The alternate ending has minor changes, but is far more terrifying. Katie still wanders downstairs and lures her husband into a trap to kill him, but never flings his body at the camera. Instead, she slowly wanders up to the camera and, while making eye contact with the audience, slits her throat with a kitchen knife.
14. Die Hard with a Vengeance
The last in this original trilogy, Die Hard with a Vengeance, had John McClane go up against Peter Gruber , brother of the original Die Hard villain, Hans Gruber. It’s no real surprise when McClane successfully saves the day and kills Peter Gruber at the end of the third Die Hard, but the alternate ending explores what would happen if McClane actually lost for once.
Gruber gets away, and some time passes before McClane successfully hunts him down abroad. McClane forces Gruber to play Russian roulette, and the villain dies during the game, leaving McClane to relish his death.
Not only does the movie’s alternate ending offer a peek into a darker side of McClane that has never been seen before, but it also reverses all of the conventions of the action genre and doesn’t allow the hero to enjoy a bright and happy ending.
13. The Butterfly Effect
Probably one of the strangest movies to come out of the early 2000s was The Butterfly Effect. Ashton Kutcher plays Evan, a college student can travel back in time through his memories written down in a set of journals. He is then able alter past events, which has serious ramifications on the present and those he loves.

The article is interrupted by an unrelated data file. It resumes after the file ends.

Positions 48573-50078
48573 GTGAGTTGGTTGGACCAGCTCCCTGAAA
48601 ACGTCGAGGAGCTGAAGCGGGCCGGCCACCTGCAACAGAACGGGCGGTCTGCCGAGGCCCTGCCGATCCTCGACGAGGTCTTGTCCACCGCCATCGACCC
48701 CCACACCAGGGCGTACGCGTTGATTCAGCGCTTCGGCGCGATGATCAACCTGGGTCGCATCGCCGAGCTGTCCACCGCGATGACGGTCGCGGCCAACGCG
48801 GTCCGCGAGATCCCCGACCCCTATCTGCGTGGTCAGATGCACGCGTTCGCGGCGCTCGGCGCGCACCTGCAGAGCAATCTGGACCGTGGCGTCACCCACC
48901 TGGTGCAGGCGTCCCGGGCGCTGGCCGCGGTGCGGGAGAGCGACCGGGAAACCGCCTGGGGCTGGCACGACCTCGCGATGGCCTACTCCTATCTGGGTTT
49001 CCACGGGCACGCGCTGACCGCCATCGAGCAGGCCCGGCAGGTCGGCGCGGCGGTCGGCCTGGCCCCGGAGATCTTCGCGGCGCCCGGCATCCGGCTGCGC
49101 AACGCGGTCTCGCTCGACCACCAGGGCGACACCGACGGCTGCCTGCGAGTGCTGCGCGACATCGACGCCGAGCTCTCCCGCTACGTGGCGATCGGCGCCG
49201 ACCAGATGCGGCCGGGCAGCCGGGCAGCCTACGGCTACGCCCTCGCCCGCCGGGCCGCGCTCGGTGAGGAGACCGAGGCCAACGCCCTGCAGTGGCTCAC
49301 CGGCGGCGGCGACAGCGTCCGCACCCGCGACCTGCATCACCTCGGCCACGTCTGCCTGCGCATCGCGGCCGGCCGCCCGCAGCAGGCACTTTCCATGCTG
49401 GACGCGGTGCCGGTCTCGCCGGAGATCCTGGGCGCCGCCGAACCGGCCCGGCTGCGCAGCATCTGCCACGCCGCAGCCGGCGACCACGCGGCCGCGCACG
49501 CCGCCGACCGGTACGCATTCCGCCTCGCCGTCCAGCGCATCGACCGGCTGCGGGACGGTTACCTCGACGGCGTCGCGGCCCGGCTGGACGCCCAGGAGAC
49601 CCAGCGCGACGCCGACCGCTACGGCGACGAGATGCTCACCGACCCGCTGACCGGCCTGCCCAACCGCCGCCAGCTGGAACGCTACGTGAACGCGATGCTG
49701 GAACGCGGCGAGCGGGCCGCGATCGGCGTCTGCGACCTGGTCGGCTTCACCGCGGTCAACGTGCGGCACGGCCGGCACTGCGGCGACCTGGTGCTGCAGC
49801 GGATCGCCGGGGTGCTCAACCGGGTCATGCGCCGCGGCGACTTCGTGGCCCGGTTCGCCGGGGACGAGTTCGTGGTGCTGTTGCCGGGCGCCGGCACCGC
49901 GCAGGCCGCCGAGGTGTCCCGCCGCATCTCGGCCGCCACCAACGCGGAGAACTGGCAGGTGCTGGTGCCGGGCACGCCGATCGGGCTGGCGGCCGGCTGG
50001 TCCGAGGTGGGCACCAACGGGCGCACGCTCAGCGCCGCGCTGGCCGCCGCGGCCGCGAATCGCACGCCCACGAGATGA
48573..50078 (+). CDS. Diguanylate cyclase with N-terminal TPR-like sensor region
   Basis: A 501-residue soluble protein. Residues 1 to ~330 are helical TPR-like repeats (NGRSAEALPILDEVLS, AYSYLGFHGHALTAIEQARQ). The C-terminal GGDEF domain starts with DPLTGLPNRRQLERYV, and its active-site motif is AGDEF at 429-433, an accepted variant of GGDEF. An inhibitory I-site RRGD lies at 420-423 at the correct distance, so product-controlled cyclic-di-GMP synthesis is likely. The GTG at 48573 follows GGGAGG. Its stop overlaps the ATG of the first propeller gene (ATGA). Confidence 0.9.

The film’s theatrical ending has Evan burn his journals, turning his back on his time traveling abilities in order to save the people he cares for from any more pain he might cause them.
However, an alternate ending presented in the film’s director’s cut offers a drastically different conclusion. In the director’s cut, Evan travels all the way back to when he is an infant in the womb and ends up strangling himself with the umbilical cord to prevent all of the film’s events.
Interestingly, this ending also has in-film evidence to support it: earlier on in the movie, it’s referenced that Evan’s mom had several still-born babies before Evan, possibly hinting that those children also had Evan’s abilities and chose similar deaths for themselves.
Orphan might not be the best horror movie ever made, but to give credit where credit is due, it does have a rather unique concept.
When Kate and Joel adopt a Russian orphan named Esther, all seems well at first. But after things start going very wrong, it’s revealed that Esther is actually a grown woman with hypopituitarism, which has stunted her growth and allowed her to pose as a young girl for years.
After Esther realizes she’s been found out, she tries to kill her adoptive family, and the movie ends with Kate leaving Esther to drown in an icy lake after a tense battle. Orphan has an alternate ending that never gets this far, though: instead, Kate takes her children and flees the house, leaving Esther behind.